On the other hand, Gallup notes that 60% of millennials surveyed were open to new roles, compared to only 45% of non-millennials. A LinkedIn study further claims that ‘the number of companies people worked for in the five years after they graduated has nearly doubled’.
It is certain that this frequent changing of jobs is common in today’s job market, but what is still up for debate is how prevalent it really is, especially when comparing generational trends.
Adjusting Human Resources Strategies
Employees continuously changing jobs will undoubtedly impact employers in three key areas: recruitment, career development, and employee satisfaction. Good metrics can help you find out how to deal with that impact in each area.
Mitigating the effects of employees leaving will undoubtedly require an adjustment in recruitment strategy. Ensuring that the recruitment process is both cost effective and streamlined must be a priority for businesses worried about the impact it may have on their recruitment costs. Reducing the time as well as cost to hire should be a primary focus as a prolonged and unnecessarily expensive search for candidates can account for a large portion of a recruitment budget.
Highly skilled and ambitious employees who have earned increased responsibility and developed a wide variety of skills, may be invaluable to a company. Employers must be wary that they may be another stop along the road if they do not provide the necessary opportunities for progression. Adjusting the screening process may be necessary when assessing an applicant’s fit. Determining an applicant’s goals and ambitions early in the recruitment process goes a long way to identifying whether they would be a good match for both the role and the company. Once hired, affording them opportunities to grow and develop will ensure they see a future for themselves within the organization, rather than somewhere else.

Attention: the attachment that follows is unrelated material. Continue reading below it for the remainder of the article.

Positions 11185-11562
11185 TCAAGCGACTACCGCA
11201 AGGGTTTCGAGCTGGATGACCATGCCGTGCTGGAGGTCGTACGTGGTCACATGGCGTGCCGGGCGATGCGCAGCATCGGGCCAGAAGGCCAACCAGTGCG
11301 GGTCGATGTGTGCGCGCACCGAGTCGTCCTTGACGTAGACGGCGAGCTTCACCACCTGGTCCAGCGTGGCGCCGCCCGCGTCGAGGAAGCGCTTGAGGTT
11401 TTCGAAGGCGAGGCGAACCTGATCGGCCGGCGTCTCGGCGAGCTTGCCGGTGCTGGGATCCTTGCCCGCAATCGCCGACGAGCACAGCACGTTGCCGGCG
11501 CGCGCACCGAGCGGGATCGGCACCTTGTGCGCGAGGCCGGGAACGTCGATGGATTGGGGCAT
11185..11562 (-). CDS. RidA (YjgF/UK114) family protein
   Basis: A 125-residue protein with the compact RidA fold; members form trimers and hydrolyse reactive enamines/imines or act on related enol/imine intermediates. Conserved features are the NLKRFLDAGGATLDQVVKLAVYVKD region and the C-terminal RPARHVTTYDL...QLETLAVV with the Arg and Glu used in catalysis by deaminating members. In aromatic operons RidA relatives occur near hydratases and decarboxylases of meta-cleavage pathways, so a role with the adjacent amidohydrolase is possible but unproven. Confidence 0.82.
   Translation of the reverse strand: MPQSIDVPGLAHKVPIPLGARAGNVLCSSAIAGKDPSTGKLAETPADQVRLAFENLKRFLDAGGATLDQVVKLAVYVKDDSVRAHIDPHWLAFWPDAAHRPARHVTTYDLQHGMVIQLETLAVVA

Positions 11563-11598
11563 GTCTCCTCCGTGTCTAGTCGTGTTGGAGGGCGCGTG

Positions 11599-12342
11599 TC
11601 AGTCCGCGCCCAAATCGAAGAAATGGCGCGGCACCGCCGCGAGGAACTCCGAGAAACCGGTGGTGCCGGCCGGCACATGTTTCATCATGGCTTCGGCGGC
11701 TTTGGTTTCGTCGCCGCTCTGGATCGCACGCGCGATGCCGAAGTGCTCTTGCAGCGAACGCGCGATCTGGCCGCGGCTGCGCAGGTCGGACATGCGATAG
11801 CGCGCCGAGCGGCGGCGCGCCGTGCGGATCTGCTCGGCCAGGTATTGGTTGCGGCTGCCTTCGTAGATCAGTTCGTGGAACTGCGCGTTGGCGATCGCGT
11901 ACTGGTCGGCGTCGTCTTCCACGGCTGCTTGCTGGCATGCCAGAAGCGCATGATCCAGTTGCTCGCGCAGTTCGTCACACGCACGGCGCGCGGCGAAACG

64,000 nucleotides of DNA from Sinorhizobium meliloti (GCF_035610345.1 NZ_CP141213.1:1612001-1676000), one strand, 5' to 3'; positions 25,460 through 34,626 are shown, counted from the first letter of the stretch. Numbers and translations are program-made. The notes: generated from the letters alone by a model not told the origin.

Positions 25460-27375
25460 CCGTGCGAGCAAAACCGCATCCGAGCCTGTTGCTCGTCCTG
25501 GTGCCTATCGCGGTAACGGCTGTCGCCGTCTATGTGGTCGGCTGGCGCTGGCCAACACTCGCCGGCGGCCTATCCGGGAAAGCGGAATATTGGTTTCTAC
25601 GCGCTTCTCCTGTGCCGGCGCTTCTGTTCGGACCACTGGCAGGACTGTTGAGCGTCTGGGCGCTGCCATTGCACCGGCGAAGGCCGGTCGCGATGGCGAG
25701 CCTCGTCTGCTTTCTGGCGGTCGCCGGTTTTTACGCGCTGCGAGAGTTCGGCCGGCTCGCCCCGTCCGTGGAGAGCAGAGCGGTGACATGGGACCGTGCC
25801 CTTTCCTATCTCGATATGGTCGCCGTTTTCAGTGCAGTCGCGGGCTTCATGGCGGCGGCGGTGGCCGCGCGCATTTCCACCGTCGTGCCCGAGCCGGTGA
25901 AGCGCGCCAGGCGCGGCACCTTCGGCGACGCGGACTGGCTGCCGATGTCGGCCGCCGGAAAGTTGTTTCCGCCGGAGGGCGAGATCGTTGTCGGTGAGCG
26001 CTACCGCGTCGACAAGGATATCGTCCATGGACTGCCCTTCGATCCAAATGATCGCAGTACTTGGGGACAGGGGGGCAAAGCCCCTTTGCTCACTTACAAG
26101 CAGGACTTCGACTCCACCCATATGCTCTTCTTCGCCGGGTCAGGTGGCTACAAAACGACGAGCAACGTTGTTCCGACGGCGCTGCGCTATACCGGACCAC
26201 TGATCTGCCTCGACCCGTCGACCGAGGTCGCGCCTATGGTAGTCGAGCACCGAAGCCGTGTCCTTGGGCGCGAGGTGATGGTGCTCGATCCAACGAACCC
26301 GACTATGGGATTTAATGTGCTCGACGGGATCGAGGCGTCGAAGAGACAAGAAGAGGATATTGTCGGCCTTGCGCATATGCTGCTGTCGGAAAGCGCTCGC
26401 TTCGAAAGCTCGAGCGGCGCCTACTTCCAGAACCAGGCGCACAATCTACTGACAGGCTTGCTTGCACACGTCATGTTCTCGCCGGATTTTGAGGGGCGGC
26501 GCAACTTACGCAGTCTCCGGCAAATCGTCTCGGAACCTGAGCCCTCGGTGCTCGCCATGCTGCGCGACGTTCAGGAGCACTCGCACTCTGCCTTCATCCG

High turnover may indicate that those hired were a poor fit or became disillusioned with their role and saw a better future for themselves elsewhere. Ensuring high job satisfaction should be of primary concern when it comes to retaining workers. Better understanding and improving these issues will eliminate the desire to look elsewhere for an improved situation. Regularly checking in with employees and making a concerted effort to implement their suggestions goes a long way to maintaining high levels of job satisfaction, and therefore high retention levels.
Keeping Employees Happy and On Board
Whether job hopping is a generational phenomenon, or whether millennials display the same loyalty as previous generations is still up for debate. What we can see is that young workers display a willingness to explore numerous job opportunities, often doing so to quickly advance their careers.
Employers must understand how important a role job satisfaction will play in the process and that young employees are less likely to seek to leave if they are happy and fulfilled in their position. Employers would therefore do well not to rest on their laurels and continue to provide their most valued and skilled employees with reasons to stay. Listening to their concerns, understanding their values, and enabling their growth are just some of the thing employers can do to keep their workforce happy and keep them in the fold.
At Barometer, we can help you determine not only what your employees’ don’t like about their job, but what may compel them to stay and think favorably of an employer. If you’d like to learn more, you can read about our unique approach to measuring employee engagement here.